Week Forty-Nine Summary and Practice
Sunday, December 5, 2021—Friday, December 10, 2021
Hope is the patient and trustful willingness to live without full closure, without resolution, and still be content and even happy because our satisfaction is now at another level, and our Source is beyond ourselves. —Richard Rohr
Theologically speaking, we identify the virtues of faith, hope, and love as participation in the very life of God. We don’t achieve this by will power; we already participate in it by our deepest nature. —Richard Rohr
Hope must be born over and over again, for where there is love, there is always hope. —Ilia Delio
In Bonaventure’s world, the frame of reality was still big, hopeful, and positive. He was profoundly Trinitarian, where the love always and forever flows in one positive and forward direction. —Richard Rohr
Hope fills us with the strength to stay present, to abide in the flow of the Mercy no matter what outer storms assail us. It enters us and fills us with its own life—a quiet strength beyond anything we have ever known. —Cynthia Bourgeault
This dynamic of being able to yield unconditionally to God’s future is what John of the Cross calls hope, a hope that exists without the signature of our life and works, a hope independent of us and our accomplishments. —Constance FitzGerald
Presenting Our Lives to God
Author and CAC teacher Brian McLaren understands Jesus’ mother Mary as an example for all of us to find a larger hope by surrendering our lives to God. Here he comments on Luke’s Gospel and offers an Advent practice inspired by Mary:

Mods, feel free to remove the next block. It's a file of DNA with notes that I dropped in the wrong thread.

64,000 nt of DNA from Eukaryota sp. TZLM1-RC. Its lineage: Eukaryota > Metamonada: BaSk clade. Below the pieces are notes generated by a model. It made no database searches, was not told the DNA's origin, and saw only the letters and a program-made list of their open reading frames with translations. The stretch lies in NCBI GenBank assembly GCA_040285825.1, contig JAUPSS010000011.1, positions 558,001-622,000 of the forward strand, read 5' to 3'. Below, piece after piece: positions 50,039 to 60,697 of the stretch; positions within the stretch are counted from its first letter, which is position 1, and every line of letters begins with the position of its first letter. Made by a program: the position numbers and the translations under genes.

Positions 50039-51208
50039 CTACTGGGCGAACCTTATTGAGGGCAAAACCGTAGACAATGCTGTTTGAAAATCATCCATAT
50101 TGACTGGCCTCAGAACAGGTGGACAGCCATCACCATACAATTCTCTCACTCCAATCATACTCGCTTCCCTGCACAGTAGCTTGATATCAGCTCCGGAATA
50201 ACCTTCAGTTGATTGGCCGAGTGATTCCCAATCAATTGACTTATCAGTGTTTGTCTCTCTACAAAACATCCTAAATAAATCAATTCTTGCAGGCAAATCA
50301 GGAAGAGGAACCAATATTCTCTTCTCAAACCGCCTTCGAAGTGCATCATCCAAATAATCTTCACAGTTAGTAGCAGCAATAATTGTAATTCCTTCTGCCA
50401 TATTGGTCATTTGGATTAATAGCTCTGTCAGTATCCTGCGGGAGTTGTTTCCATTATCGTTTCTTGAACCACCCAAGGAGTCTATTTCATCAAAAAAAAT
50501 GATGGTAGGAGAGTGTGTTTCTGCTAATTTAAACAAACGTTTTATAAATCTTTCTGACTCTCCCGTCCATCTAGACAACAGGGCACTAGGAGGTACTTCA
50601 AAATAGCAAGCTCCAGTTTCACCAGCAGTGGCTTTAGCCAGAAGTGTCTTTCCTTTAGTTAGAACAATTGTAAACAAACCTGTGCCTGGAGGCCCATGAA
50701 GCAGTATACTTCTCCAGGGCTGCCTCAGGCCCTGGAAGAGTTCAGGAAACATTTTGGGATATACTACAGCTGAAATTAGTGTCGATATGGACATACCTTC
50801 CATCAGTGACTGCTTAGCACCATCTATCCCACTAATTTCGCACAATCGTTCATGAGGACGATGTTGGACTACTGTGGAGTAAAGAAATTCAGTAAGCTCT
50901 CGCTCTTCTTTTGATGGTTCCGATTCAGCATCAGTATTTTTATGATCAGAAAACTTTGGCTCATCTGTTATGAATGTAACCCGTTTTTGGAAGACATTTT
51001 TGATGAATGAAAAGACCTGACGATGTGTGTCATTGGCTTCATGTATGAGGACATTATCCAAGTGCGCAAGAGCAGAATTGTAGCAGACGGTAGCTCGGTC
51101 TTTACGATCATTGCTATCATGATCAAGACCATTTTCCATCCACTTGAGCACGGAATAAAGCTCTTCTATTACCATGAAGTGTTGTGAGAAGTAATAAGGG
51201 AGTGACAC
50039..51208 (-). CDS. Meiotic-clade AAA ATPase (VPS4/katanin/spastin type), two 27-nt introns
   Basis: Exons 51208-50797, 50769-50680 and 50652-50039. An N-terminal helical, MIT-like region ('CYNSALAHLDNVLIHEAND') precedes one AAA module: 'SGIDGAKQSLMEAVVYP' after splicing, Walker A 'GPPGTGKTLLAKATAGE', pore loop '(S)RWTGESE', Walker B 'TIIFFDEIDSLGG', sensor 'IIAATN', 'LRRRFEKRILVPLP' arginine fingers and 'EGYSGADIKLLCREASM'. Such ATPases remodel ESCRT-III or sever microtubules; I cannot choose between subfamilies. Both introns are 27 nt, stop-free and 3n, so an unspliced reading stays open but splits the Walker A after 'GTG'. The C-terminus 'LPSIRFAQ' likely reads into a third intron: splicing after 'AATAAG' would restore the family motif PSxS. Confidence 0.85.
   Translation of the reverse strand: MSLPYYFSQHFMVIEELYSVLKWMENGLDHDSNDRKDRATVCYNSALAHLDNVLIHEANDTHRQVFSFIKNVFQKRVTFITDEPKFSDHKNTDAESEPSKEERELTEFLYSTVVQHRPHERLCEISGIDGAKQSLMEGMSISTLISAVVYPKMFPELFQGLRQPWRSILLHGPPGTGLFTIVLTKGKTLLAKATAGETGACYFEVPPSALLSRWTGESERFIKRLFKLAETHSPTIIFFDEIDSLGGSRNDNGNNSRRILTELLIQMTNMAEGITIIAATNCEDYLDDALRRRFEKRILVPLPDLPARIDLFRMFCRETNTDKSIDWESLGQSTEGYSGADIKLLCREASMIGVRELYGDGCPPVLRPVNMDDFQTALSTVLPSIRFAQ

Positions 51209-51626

All of us experience this sense of frustration, disappointment, impatience, and despair at times. We all feel that we have the capacity to give birth to something beautiful and good and needed and wonderful in the world. But our potential goes unfulfilled, or our promising hopes miscarry. So we live on one side and then on the other of the border of despair.
And then the impossible happens. . . .
In Luke’s telling of the birth of Jesus, God aligns with the creative feminine power of womanhood rather than the violent masculine power of statehood. The doctrine of the virgin birth, it turns out, isn’t about bypassing sex but about subverting violence. The violent power of top-down patriarchy is subverted not by counterviolence but by the creative power of pregnancy. It is through what proud men have considered “the weaker sex” that God’s true power enters and changes the world. That, it turns out, is exactly what Mary understood the messenger to be saying: [read her Magnificat, especially Luke 1:48, 51, 52, 53]. . . .
So Mary presents herself to the Holy Spirit to receive and cooperate with God’s creative power. She surrenders and receives, she nurtures and gives her all, because she dares to believe the impossible is possible. Her son Jesus will consistently model her self-surrender and receptivity to God, and he will consistently prefer the insightful kindness of motherhood to the violent blindness of statehood.
That’s what it means to be alive in the adventure of Jesus. We present ourselves to God—our bodies, our stories, our futures, our possibilities, even our limitations. “Here I am,” we say with Mary, “the Lord’s servant. Let it be with me according to your will.”
So in this Advent season—this season of awaiting and pondering the coming of God in Christ—let us light a candle for Mary. And let us, in our own hearts, dare to believe the impossible by surrendering ourselves to God, courageously cooperating with God’s creative, pregnant power—in us, for us, and through us. If we do, then we, like Mary, will become pregnant with holy aliveness. . . .
Activate: Start each day this week putting Mary’s prayer of commitment and surrender, “Let it be to me according to your will,” into your own words. Let this be a week of presenting your life to God so that “holy aliveness” grows in you.
Meditate: After lighting a candle, hold the words, “Here I am, the Lord’s servant,” in your heart for a few minutes in silence. Try to return to those words many times in the week ahead.
Experience a version of this practice through video and sound.
Brian D. McLaren, We Make the Road by Walking: A Year-Long Quest for Spiritual Formation, Reorientation, and Activation (Jericho Books: 2014), 68, 69–70.
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